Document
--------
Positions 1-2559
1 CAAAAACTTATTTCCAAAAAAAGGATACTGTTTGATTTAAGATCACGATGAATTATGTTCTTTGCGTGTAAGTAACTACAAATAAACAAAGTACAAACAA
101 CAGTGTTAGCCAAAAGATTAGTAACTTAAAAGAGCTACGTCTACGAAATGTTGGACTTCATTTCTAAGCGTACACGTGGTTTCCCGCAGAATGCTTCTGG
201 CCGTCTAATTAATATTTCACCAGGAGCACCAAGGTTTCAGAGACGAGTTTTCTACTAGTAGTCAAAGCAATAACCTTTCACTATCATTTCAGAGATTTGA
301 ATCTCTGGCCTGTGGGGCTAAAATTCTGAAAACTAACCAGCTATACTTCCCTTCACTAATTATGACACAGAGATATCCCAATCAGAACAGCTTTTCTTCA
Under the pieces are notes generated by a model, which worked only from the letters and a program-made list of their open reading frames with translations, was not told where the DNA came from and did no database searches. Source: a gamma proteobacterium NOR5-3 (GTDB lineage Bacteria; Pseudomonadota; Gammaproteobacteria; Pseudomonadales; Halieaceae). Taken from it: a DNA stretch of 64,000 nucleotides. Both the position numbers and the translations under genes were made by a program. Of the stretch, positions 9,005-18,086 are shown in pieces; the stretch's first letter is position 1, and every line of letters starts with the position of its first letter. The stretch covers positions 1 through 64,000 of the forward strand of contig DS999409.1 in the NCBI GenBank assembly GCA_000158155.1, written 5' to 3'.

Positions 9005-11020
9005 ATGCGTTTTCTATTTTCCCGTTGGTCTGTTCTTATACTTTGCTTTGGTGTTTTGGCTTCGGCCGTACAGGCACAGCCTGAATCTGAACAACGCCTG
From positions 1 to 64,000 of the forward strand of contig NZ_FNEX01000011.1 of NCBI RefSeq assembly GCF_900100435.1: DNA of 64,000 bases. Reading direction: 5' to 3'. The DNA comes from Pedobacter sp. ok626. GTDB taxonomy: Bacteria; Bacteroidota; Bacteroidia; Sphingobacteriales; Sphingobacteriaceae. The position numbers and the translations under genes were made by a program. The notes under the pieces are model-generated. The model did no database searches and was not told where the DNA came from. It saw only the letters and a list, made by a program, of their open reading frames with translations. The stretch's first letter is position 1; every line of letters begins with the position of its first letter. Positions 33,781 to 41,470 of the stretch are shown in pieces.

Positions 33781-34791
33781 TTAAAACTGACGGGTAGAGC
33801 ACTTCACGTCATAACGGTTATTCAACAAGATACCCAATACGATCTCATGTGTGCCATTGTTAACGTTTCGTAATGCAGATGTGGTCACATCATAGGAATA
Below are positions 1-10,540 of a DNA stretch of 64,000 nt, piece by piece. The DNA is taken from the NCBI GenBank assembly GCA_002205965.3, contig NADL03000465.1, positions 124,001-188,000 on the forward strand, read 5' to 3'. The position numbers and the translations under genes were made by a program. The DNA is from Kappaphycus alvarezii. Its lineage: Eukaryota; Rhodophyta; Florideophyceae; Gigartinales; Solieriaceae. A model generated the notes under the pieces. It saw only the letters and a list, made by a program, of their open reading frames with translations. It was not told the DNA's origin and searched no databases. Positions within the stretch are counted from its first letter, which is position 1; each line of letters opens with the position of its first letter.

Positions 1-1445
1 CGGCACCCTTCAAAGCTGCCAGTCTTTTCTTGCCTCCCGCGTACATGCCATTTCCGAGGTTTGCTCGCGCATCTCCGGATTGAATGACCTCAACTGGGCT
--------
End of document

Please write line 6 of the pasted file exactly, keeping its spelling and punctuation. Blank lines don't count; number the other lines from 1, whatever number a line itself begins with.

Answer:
Under the pieces are notes generated by a model, which worked only from the letters and a program-made list of their open reading frames with translations, was not told where the DNA came from and did no database searches. Source: a gamma proteobacterium NOR5-3 (GTDB lineage Bacteria; Pseudomonadota; Gammaproteobacteria; Pseudomonadales; Halieaceae). Taken from it: a DNA stretch of 64,000 nucleotides. Both the position numbers and the translations under genes were made by a program. Of the stretch, positions 9,005-18,086 are shown in pieces; the stretch's first letter is position 1, and every line of letters starts with the position of its first letter. The stretch covers positions 1 through 64,000 of the forward strand of contig DS999409.1 in the NCBI GenBank assembly GCA_000158155.1, written 5' to 3'.